It is a term used as a simile for the unseen yet consequential barrier that prevents a certain set of individuals from ascending hierarchy, especially in the corporate sense, irrespective of their qualification or contribution. The term was coined in the context of feminism, but is now used in the context of minorities too.
Four conditions constituting evidence of a glass ceiling have been identified. The difference (in gender, race or other characteristic) must not be explicable in terms of job-relevant characteristics, it must affect opportunities afforded for advancement rather than merely current proportions, it must be greater at higher levels than at lower levels of outcome, and it must be one that increases over the course of the career.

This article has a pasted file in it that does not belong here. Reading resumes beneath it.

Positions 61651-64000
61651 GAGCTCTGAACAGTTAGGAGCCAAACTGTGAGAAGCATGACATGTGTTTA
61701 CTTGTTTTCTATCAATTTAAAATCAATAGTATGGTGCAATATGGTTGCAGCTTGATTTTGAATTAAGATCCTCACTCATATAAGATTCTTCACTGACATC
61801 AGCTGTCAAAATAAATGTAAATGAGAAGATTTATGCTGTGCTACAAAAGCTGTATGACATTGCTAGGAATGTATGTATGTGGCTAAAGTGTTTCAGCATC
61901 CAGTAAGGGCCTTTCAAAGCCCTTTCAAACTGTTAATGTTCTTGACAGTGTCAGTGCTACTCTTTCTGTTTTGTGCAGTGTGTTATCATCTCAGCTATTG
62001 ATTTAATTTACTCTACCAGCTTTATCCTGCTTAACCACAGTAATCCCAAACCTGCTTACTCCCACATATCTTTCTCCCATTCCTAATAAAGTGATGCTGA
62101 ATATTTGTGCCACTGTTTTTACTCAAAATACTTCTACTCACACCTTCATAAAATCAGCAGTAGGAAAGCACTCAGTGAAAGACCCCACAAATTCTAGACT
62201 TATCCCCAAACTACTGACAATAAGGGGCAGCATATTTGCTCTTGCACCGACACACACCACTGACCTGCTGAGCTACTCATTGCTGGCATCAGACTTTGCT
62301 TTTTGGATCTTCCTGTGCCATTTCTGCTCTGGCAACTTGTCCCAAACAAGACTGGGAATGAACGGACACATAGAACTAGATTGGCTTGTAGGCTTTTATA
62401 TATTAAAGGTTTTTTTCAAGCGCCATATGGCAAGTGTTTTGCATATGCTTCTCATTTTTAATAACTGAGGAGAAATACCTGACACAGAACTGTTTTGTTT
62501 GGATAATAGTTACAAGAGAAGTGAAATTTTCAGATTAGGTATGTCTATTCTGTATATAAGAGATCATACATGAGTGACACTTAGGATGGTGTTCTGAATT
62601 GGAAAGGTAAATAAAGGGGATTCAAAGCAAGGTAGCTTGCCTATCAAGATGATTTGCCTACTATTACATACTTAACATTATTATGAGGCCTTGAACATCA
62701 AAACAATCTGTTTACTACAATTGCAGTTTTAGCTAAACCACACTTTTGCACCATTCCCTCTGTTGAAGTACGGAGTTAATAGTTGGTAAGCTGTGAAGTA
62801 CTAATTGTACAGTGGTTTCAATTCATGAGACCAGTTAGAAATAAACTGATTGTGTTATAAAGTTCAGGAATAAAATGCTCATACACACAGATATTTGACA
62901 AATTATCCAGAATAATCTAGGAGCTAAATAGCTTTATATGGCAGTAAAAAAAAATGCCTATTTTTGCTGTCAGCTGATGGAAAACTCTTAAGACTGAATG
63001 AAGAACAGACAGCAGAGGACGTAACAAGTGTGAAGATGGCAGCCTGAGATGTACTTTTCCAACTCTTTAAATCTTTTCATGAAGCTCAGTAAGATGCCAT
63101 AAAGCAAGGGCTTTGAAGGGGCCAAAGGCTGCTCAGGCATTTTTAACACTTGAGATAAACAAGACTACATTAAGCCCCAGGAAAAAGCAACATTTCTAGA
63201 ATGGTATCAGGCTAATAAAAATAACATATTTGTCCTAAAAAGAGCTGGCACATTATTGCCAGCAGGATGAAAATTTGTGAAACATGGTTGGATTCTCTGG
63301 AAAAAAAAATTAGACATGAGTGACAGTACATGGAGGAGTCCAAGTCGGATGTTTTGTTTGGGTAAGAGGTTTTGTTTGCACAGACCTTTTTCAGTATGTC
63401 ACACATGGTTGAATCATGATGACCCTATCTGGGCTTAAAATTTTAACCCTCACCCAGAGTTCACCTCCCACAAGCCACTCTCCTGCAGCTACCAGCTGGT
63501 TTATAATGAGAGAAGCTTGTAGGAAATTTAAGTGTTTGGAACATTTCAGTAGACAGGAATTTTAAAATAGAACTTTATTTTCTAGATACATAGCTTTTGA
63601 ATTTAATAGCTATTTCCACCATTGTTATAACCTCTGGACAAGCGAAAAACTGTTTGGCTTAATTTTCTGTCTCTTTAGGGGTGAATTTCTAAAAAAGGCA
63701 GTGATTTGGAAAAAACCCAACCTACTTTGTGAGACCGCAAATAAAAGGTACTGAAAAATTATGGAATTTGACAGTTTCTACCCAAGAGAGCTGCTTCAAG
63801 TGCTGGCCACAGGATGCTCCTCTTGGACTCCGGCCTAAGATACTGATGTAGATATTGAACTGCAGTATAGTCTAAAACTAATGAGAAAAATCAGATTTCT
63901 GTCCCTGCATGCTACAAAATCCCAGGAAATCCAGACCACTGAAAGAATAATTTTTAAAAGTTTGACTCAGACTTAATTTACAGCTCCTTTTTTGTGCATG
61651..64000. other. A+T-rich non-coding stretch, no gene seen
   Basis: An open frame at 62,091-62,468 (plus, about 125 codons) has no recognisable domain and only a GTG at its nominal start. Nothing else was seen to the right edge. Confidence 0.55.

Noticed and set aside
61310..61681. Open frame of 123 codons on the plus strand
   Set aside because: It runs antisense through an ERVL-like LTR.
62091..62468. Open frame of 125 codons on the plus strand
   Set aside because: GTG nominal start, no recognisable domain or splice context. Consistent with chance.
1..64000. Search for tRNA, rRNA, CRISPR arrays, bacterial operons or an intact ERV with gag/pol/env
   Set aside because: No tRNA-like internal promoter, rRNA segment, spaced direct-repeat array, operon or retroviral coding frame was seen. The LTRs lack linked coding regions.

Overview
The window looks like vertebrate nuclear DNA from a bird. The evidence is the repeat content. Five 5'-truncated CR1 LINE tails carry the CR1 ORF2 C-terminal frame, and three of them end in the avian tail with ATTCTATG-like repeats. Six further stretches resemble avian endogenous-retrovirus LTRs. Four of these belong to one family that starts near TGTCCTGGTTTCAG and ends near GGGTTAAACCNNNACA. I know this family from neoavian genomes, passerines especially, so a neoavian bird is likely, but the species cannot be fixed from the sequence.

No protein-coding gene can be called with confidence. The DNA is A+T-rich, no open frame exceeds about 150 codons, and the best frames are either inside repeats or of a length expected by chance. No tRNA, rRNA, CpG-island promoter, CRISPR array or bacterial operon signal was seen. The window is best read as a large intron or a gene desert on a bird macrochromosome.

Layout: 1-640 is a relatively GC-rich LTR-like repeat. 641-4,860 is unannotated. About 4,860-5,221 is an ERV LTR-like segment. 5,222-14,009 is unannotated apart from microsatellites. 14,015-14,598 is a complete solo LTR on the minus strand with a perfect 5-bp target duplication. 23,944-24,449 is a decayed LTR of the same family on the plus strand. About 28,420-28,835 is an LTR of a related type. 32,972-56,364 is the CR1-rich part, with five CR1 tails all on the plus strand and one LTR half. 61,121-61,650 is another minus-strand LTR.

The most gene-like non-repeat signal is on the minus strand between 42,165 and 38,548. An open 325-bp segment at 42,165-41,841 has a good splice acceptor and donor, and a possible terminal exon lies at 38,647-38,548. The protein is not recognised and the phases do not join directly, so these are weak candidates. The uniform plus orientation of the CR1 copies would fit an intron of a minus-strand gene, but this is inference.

Causes of the continuing existence of the glass ceiling are pointed out as not only the maintenance of stereotypes and/or prejudice but also because women are relatively under-represented in STEM fields to begin with, have fewer role models and may limit their own ambitions.